The only thing i can think about right now is to properly slugify those files. this usually means removing modifier characters so that only ASCII characters are left. You can use a module like slugify to produce those files/urls.
This seems to be what most more opinionated SSGs like e.g. Hugo do by default.


That’s exactly what we did in that “rewrites” solution : we use slugs and/or IDs as paths/filenames.

But if we do that, we will add a lot of unwanted complexity :

  • internally, Gatsby redirects (client side, not in SSR obviously) to the “true” path, so it can find everything it needs easily (like its page-data.json file), so we have to find a way to specify to Gatsby the “canonical url”, and I’m not sure that’s even possible. Maybe we will have to do that manually after the build, in every files, which is not at all clean. Also means a lot more of rewrites. At this time we don’t have a clean strategy to handle this.

  • same goes for and prefetch, in the worst case scenario, we still can use a href links, but that’s not what we aim for.

  • this will lead to a huge (thousands of lines) redirects file.

this definitely shouldn’t happen via _redirects.

i was under the impression Gatsby lets you freely choose the url for a page when generating them in gatsby-node.js?
that would be the correct way to get proper filenames and url references. it should also play well with the page-data.json files

Yes, we can define any URL in gatsby-node.js and get rid of all special characters but we need the URL to contain special characters.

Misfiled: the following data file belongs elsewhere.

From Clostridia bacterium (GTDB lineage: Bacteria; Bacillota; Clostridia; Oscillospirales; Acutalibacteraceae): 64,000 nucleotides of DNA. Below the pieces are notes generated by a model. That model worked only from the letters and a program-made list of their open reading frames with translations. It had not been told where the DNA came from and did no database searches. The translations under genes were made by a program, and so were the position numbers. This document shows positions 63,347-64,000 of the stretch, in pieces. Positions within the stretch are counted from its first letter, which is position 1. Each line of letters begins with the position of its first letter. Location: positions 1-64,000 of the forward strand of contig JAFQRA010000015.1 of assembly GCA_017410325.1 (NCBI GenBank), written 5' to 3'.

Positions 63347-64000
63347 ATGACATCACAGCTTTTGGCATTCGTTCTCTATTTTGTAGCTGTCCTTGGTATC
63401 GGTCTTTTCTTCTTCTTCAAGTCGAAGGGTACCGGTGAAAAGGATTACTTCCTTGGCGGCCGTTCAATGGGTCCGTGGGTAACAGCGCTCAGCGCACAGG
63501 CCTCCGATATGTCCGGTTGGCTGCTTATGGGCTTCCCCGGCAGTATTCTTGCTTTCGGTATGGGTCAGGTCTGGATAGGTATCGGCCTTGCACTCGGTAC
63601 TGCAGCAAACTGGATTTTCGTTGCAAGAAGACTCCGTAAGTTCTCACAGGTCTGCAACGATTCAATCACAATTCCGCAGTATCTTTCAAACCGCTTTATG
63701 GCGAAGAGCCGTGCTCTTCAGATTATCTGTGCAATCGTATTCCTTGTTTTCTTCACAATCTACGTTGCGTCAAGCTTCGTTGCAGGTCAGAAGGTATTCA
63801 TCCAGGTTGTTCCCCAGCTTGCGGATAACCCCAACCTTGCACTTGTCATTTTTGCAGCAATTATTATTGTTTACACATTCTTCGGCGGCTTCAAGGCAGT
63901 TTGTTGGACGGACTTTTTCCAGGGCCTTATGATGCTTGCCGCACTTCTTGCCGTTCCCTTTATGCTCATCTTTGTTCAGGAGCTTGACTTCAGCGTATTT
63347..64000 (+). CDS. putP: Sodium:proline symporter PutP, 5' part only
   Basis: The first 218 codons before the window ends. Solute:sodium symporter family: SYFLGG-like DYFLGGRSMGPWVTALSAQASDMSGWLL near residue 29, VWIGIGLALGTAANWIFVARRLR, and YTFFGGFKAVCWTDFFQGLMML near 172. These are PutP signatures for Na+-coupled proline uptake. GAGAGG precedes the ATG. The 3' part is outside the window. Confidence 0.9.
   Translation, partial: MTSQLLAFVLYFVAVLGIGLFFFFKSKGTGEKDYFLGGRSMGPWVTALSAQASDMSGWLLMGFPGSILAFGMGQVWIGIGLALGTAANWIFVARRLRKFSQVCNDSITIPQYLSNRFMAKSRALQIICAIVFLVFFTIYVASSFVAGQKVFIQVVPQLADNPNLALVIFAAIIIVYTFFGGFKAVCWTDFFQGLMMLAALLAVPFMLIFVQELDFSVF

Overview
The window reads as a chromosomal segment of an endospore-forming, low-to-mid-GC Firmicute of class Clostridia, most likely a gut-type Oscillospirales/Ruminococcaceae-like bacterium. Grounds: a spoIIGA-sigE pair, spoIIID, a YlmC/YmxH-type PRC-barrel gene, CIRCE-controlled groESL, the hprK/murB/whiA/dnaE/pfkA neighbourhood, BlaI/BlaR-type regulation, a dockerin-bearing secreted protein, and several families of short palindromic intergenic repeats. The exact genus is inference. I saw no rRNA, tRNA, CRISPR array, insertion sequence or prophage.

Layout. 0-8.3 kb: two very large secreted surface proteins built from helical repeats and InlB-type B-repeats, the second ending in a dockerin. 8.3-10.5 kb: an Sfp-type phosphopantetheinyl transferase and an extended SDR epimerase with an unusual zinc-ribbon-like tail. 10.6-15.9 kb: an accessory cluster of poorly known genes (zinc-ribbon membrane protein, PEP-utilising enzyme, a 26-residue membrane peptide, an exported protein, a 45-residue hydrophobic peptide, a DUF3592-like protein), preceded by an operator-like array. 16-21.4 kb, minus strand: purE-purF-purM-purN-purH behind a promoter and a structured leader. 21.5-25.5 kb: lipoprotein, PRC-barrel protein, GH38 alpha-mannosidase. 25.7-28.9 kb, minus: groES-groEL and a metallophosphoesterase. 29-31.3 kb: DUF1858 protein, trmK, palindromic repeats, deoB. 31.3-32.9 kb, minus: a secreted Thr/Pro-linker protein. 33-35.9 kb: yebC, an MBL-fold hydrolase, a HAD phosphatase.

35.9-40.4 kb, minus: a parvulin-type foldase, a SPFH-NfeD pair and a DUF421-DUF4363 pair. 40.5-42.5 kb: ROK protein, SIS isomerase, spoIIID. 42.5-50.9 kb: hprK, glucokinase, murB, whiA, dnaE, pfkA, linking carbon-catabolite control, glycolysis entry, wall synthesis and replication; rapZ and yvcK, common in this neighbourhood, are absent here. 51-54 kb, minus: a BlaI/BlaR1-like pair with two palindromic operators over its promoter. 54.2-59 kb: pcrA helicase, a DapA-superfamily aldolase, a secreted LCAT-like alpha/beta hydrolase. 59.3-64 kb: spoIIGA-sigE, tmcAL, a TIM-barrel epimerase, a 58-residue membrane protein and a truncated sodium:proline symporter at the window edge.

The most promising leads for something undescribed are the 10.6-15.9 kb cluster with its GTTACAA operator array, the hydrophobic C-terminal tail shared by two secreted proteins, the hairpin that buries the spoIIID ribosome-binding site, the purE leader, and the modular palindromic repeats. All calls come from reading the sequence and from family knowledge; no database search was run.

Again, some context : we are migrating a website with thousands of URLs, many of them containing accents, and changing them is not an option…

If you think this should definitely not happen via _redirects (and I tend to agree with you), I really don’t know what our options are anymore :frowning:

could the redirect to the properly slugified url happen in your old backend?

i’d have recommended a netlify function as a fallback for a not found path to produce a redirect to the proper slug, but that might not be possible with your setup of proxying to the old site

Thanks again for taking the time to reply.

Do you mean, for instance :

/netlify/holà (not found, rewrites) 
   -> /oldsite/holà (found, slugify, rewrites) 
      -> /netilfy/hola

If it’s the case, then we kind of lose the interest of using your CDN, don’t you think ?

A Netlify function could work if we were able to detect which paths should call it (that’s doable). We would be in that big “redirect” option, but without the _redirects file. Looks a bit scary regarding performances though.

Do you have any idea if this problem is to be tackled soon in your roadmap ? This may help us chose the right decision.

Thanks again !

if you issue a 301 redirect instead of proxying to netlify you only get a very small latency hit. search engines will also cache 301 responses. the content would still come from the CDN.

i’d consider this based on how many of your pages have special characters and i’d recommend adopting a strategy where you gradually move to slugified urls so you wouldn’t need the custom redirect anymore at some point.
i guess the main problem is search engines having indexed the current urls, but the 301 redirect would update their indexes properly so that they should only show the new/slugified urls in the future.

Thanks a lot. We’ll definitely consider this solution.

I don’t know what slugified Korean URLs look like though ¯\(ツ)


Please ping me here if you have any other idea that comes to your mind :slight_smile:

Thanks again Marcus !